Roscoe Lynn Egger Jr., 79, an Internal Revenue Service commissioner during the Reagan administration, died after heart surgery Oct. 14 at the Mayo Clinic. He lived in Green Valley, Ariz.

Mr. Egger, a partner in the national accounting firm Price Waterhouse before and after his IRS service, headed the agency during one of its rockiest periods. IRS computers were unable to cope with the increase in the number of filings, and a deficit-conscious Congress changed the tax codes four times.

Problems hit a peak in 1985, when the IRS lost millions of returns and took far longer to process refunds than in the past. There were widespread computer foul-ups and news reports of occasional incidents of tampering or destruction of returns.

A General Accounting Office investigation found that IRS computer systems were woefully out of date and poorly maintained.

Mr. Egger responded by increasing computer hardware capacity by up to 50 percent at some service centers and boosting the number of central computers in operation across the country.

In 1986, he helped draft a tax reform act that helped simplify the tax codes, the last time that was accomplished by national legislation.

The IRS continued to be plagued with processing problems after he left office in 1986, however. In a 1990 interview, Mr. Egger noted that the system still being used to review returns was "an old batch-processing system that prevents online inquiries" and made it "impossible to identify a return on an individual basis." The system needed to be changed from the ground up, he said.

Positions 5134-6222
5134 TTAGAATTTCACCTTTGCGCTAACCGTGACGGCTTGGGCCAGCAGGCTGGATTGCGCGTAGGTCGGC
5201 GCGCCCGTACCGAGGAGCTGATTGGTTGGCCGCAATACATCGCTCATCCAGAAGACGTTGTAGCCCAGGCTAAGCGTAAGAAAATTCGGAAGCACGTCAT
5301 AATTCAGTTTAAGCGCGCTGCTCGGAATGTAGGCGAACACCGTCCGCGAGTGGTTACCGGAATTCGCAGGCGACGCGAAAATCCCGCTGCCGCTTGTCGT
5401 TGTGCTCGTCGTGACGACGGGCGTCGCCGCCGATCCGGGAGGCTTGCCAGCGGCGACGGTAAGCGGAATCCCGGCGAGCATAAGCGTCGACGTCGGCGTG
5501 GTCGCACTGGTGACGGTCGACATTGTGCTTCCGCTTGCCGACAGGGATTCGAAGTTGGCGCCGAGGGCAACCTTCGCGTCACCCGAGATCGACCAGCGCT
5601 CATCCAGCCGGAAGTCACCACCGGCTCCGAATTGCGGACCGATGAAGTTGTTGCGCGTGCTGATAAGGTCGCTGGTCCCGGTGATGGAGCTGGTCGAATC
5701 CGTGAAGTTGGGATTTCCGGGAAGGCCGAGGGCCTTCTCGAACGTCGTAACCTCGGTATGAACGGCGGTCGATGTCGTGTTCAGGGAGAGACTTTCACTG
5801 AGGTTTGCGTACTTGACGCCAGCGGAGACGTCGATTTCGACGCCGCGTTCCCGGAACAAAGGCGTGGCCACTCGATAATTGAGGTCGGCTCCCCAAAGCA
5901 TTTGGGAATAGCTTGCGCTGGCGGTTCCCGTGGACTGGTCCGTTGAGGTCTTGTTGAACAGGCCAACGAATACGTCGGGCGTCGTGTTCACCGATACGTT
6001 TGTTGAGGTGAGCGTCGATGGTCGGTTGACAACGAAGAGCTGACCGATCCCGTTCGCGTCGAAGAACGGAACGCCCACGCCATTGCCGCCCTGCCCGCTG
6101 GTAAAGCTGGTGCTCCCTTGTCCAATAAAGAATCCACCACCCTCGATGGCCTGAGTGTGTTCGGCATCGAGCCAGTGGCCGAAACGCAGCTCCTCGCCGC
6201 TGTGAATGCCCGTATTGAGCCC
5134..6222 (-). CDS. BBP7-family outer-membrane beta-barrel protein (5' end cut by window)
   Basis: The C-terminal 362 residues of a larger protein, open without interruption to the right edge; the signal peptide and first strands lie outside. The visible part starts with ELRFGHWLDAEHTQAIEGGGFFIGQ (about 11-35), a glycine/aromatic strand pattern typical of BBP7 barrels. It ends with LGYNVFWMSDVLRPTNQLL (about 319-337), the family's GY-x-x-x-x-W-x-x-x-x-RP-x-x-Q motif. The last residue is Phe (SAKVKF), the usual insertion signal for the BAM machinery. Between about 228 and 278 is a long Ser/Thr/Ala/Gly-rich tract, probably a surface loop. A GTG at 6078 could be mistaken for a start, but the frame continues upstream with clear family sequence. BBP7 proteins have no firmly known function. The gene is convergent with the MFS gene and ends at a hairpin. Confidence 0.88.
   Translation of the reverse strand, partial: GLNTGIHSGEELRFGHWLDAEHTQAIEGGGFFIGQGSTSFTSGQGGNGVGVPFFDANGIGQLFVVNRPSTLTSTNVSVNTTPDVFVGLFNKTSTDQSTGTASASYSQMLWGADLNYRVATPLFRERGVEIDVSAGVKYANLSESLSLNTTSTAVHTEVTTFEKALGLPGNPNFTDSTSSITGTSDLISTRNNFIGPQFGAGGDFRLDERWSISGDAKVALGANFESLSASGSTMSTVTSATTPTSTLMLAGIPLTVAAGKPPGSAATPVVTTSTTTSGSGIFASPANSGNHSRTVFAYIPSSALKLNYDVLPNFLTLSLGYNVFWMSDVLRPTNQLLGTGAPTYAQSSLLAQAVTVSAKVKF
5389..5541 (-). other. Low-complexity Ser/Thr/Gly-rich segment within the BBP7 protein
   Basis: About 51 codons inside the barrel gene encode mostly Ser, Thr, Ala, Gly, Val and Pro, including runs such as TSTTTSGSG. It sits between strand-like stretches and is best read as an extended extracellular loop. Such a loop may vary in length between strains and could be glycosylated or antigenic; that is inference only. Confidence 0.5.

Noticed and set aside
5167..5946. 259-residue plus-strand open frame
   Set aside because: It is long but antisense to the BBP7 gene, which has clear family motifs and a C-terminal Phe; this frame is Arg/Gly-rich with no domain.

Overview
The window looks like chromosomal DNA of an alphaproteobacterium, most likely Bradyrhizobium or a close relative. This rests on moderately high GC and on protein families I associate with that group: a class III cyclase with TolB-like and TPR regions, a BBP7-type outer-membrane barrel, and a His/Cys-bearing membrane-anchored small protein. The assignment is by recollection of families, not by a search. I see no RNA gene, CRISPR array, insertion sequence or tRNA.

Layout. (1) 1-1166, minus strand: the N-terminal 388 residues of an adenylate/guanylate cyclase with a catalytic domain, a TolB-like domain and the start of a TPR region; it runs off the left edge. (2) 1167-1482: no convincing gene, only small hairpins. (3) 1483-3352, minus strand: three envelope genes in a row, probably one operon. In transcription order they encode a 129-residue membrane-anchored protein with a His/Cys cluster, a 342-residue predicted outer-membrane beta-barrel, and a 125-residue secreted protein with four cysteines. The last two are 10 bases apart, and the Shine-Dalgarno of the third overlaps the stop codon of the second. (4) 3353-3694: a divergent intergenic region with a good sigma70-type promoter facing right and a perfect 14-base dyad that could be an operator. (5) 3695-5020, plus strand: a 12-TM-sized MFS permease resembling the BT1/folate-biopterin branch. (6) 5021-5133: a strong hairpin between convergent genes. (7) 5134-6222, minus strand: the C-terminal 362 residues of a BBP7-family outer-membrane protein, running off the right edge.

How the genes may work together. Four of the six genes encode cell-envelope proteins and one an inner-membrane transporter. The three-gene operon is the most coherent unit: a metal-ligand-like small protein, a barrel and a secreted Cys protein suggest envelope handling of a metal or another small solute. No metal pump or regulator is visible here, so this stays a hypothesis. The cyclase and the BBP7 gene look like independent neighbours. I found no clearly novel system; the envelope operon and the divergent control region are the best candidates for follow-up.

Mr. Egger was a native of Jackson, Mich., and a graduate of Indiana University. He received a law degree from George Washington University after serving in the Army in Europe during World War II. He received a Bronze Star and a Purple Heart.

He began his career with the GAO and was in private practice before joining Price Waterhouse. He retired there in 1990.

Mr. Egger was chairman of the board of National Cathedral School for Girls and Wolf Trap Associates, a director of the U.S. Chamber of Commerce and the Chesapeake Bay Maritime Museum and a member of St. Alban's Episcopal Church in Washington, the Commission on Administrative Review of the House of Representatives, the American Institute of Certified Public Accountants and the American and D.C. bar associations.

His marriage to Patricia Egger ended in divorce.

Survivors include his wife, Betty Slattery Egger of Green Valley; two children from his first marriage; three stepchildren; and seven grandchildren.